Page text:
This spring, as part of the Global Studies degree program's "Global Oscar Comes to Berks," Penn State Berks will present four films nominated for the 2013 Best Foreign Language Film at the Academy Awards: Kon-Tiki on Thursday, Jan. 23, 2014; War Witch on Thursday, Feb. 20; Amour on Thursday, March 20; and No, on Thursday, April 24; all at 6 p.m. in room 121 of the Gaige Technology and Business Innovation Building. All four films are free and open to the public.
Kon-Tiki is a 2012 Norwegian film about the 1947 Kon-Tiki expedition led by Thor Heyerdahl. Against popular theory, Heyerdahl believed that people from South America migrated to Polynesia during pre-Columbian times, based on similarities between statues found in South America and the Polynesian Moai. Though he could neither swim nor sail, Heyerdahl built a balsawood raft similar to those used by the indigenous people to make the 4,300 nautical-mile journey across the Pacific from Peru to Polynesia. He and his crew of five men spent three months aboard the primitive vessel named for the Inca god of sun and storm, Kon-Tiki, encountering storms, sharks, and other oceanic perils along the way.
War Witch, a 2012 Canadian drama, tells the story of a 12-year-old girl named Komona, who was abducted during a civil war in sub-Saharan Africa to become a child soldier. Komona is given a choice between watching her parents die a painful death at the hands of her captors or shooting them herself. With tears in her eyes, she chooses the latter. She is then taken up river, along with her other captors, to begin training. Facing beatings and near-starvation, Komona?s one salvation is her imagination. Her captors believe her to have magical powers after she ingests a hallucinogen found in sap and has visions that foretell of impending danger to their army. Her supernatural gifts earn her the title of ?war witch.?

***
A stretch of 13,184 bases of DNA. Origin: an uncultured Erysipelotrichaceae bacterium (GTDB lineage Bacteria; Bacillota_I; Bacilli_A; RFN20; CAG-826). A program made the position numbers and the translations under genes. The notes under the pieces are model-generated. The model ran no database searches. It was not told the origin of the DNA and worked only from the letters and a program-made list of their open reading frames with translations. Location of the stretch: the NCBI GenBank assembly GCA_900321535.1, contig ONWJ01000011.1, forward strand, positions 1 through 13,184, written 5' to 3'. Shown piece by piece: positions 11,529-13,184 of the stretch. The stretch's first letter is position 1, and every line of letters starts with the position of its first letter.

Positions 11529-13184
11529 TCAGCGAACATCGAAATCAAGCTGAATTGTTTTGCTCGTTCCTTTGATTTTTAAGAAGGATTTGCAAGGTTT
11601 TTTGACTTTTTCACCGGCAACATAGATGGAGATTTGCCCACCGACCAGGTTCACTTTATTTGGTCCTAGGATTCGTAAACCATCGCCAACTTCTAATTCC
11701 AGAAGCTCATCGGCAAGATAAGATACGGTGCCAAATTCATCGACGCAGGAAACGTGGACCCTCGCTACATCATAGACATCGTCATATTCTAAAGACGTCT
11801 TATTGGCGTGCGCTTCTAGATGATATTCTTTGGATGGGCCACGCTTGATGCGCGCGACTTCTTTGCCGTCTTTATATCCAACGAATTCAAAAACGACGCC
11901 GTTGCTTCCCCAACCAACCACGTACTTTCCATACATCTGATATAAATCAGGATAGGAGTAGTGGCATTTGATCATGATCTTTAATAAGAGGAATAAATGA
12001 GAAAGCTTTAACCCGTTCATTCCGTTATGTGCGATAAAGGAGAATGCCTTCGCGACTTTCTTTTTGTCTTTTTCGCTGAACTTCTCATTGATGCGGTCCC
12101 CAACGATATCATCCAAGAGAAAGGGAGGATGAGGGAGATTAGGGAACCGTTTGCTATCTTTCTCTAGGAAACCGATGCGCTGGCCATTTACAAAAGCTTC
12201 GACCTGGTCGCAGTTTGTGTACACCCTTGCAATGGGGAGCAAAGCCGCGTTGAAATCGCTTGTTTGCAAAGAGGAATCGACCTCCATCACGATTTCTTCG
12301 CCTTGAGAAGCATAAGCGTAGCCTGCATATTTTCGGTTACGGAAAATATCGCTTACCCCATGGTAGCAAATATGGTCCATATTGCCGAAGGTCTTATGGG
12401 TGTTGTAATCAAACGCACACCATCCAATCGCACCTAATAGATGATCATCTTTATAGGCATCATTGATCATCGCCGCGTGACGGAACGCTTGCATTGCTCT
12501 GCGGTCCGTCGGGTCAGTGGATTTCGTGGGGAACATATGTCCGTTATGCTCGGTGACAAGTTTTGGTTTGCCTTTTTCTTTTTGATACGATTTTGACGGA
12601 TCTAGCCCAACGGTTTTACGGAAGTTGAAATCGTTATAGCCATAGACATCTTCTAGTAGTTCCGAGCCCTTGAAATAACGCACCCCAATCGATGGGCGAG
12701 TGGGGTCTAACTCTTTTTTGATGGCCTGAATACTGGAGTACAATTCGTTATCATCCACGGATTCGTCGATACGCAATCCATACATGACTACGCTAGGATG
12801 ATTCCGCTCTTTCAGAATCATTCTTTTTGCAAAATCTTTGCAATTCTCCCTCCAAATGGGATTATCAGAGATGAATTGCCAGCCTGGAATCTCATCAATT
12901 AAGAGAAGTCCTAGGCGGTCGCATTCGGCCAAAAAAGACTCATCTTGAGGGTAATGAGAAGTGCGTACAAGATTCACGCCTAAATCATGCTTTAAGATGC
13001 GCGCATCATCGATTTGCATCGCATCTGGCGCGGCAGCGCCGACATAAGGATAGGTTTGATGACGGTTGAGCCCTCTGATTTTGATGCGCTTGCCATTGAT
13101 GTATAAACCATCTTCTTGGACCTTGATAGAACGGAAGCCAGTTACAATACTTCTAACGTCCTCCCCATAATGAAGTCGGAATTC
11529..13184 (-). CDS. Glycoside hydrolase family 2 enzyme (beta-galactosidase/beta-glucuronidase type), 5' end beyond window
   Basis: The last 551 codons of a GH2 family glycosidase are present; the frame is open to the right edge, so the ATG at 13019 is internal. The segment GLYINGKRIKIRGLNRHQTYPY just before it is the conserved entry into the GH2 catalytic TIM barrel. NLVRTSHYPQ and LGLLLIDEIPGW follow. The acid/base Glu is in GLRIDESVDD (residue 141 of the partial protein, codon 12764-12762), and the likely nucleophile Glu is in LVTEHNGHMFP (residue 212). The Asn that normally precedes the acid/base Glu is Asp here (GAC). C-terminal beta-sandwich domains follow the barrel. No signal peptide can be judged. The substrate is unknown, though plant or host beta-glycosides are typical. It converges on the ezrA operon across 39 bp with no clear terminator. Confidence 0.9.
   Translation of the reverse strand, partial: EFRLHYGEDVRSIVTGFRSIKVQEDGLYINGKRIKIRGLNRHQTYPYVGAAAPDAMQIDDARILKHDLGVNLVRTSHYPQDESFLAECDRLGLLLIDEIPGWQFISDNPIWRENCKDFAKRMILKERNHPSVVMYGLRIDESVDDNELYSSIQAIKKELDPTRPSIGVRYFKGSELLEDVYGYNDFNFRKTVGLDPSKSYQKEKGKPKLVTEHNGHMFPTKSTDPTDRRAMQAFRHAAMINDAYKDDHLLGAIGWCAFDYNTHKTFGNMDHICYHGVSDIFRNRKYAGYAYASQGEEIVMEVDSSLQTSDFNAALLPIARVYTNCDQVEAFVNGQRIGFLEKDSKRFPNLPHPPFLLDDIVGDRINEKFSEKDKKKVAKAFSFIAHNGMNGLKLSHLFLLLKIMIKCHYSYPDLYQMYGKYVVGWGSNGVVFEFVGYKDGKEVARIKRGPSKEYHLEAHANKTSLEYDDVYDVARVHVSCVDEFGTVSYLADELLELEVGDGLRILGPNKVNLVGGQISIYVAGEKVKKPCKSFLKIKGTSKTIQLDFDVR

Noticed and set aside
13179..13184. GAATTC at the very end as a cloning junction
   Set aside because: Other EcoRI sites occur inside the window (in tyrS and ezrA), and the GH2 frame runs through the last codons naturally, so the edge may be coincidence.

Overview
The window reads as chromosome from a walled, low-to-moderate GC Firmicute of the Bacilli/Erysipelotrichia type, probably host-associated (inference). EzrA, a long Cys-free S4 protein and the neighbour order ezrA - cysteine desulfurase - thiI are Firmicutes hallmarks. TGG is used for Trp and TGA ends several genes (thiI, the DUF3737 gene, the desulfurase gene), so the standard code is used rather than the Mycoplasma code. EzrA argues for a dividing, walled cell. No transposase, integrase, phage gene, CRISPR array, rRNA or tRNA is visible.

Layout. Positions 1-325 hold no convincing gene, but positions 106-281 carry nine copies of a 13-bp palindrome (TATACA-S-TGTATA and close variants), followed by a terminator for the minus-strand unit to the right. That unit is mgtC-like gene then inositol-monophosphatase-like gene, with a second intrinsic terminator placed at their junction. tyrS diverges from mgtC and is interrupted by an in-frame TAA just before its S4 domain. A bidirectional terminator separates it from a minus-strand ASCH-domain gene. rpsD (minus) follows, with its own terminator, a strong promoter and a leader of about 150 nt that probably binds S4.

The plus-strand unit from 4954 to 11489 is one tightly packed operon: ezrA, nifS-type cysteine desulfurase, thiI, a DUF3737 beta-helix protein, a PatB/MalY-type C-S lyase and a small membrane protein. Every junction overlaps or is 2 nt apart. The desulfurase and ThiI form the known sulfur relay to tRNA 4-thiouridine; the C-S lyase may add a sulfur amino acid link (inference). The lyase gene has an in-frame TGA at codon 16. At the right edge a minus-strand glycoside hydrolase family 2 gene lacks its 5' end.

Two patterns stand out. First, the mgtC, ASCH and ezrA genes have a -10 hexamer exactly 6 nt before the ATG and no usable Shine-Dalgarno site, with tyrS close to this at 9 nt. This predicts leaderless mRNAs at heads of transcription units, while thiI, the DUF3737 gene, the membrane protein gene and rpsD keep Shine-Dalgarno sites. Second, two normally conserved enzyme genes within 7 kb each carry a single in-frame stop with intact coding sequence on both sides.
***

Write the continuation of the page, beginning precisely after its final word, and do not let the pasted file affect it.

Amour is a 2012 co-production between French, German, and Austrian companies, which won the Academy Award for Best Foreign Language Film at the 85th Academy Awards. This French language film tells the story of Anne and her husband Georges, both retired piano teachers. Anne suffers several strokes as Georges becomes her caretaker and keeps his promise not to place her in a nursing facility.
No, a 2012 Chilean drama, is based on the unpublished play El Plebiscito, written by Antonio Skármeta. The setting is 1980s Chile, when advertising tactics came to be widely used in political campaigns. The country is being asked by the government to vote on whether the current dictator should be re-elected for another eight years in power or whether there should be a democratic presidential election in the following year. A successful advertising executive is approached by the ?No? side to lead their campaign. He agrees, behind his supervisor?s back, and develops an unorthodox marketing strategy that is ultimately parodied by the ?Yes? campaign with his boss as their campaign adviser.
For more information about the Global Cinema Series, contact Kirk Shaffer, Associate Professor of Latin American Studies, at 610-396-6258, or via e-mail at [email protected].